As it was in 2015/16 when economic imperialists were on rampage attacking and distorting the policy initiatives of the bank on 41 items, entrenched interests have begun the peddling of misinformation meant to discredit the initiative aimed at promoting the local production of milk in the medium and long term benefits of policy. The whole essence of the subterfuge being canvassed is to cow the CBN to abandon the laudable initiative in order to maintain the dependency status quo.
The Director of the Bank in charge of Corporate Communication, Isaac Okorafor, in a press statement corroborated the Governor that in a search on Google it was revealed that West African Milk or Friesland Campina have been importing milk into the country for the past 60 years. He stated further that critics as they did with previous decisions of the Bank, are back engaged once again in their trade of ‘misleading the general public by misrepresenting the ordinarily unassailable case for investments in local milk production and the medium to long term benefits of the planned policy’.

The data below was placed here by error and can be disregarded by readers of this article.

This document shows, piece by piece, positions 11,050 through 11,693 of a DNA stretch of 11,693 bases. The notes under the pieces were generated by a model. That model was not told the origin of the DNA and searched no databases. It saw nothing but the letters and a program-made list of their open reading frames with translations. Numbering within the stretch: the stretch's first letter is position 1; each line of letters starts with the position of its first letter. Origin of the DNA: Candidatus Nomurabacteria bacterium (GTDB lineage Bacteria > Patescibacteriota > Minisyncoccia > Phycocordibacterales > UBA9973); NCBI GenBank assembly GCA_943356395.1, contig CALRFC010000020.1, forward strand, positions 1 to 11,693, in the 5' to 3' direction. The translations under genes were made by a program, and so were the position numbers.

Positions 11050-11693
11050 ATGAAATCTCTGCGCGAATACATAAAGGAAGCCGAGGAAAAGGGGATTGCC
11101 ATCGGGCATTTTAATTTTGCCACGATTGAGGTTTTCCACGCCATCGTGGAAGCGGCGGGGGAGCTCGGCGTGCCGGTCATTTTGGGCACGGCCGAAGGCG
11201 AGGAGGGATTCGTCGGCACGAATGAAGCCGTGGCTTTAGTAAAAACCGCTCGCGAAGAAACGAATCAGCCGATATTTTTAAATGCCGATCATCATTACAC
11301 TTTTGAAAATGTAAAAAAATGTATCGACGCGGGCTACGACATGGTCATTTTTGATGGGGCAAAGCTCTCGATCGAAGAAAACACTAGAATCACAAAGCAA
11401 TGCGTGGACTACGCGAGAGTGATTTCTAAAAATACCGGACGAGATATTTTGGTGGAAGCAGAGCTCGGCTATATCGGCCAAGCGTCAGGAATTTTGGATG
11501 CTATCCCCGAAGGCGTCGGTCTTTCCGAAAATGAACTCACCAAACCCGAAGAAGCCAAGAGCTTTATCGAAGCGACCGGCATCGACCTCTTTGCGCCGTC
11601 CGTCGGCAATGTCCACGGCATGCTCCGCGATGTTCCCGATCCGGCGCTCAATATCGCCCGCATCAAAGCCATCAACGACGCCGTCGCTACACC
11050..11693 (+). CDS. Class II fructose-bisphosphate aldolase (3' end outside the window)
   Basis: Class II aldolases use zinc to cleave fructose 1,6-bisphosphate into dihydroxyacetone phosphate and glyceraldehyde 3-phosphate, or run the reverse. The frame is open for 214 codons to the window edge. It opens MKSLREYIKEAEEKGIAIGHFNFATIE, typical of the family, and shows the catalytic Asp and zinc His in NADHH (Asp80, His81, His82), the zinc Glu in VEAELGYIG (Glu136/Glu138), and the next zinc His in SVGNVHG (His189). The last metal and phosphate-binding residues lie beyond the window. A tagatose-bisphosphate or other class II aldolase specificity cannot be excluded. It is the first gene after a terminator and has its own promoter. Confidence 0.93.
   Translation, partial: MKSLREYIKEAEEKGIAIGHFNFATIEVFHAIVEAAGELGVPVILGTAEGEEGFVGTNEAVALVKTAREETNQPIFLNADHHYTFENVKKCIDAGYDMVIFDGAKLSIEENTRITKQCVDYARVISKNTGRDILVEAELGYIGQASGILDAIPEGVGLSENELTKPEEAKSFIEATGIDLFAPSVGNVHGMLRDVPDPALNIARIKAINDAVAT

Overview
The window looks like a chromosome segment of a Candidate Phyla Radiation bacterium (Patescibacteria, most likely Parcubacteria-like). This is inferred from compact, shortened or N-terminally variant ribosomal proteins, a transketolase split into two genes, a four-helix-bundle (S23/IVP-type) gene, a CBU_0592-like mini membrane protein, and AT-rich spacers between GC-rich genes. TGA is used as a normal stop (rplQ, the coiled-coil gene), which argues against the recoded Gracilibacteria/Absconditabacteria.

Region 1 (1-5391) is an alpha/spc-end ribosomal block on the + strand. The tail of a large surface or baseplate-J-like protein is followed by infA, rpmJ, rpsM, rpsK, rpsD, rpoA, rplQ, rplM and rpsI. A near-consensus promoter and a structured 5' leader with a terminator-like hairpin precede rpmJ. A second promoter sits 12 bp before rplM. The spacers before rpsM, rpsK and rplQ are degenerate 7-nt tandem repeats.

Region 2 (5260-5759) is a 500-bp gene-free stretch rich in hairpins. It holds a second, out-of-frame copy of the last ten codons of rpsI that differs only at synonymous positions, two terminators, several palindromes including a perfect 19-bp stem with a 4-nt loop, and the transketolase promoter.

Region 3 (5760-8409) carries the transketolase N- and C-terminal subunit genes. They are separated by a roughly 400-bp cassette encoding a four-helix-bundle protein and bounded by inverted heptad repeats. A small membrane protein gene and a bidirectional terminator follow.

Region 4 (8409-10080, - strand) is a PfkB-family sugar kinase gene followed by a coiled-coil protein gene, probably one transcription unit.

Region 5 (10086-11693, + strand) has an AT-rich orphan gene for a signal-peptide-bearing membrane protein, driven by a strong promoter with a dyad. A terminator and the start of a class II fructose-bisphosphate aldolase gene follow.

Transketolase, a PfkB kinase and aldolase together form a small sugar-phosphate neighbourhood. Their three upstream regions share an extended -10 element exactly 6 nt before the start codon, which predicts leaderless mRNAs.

Okorafor did not hide the fact that some of the Bank’s policies may have hurt some business interests, but the management of the Bank thanked Nigerians for the buy-in and intense interest in the policies of the Bank, by saying “We therefore, wish to reiterate our policy case as it relates to the planned restriction of access to foreign exchange for importers of milk that Nigeria and the welfare of all Nigerians come first in all our policy consideration”.
It is indeed time we stopped paying lip service to backward integration, and if we are serious in getting Nigeria back to her glorious days of yore, the time is now. In fact, among all agencies of government, the Central Bank of Nigeria is leading the fight to rescue the economy from the clutches of these economic vampires. With the earlier items restricted from access to official forex and the impending milk to be added, one can boldly say that it is about the strongest policy fit enough to drive backward integration. The CBN with this policy, is driving the economy into that direction.
Ademola Oyetunji, a public Affairs analyst writes from Abuja.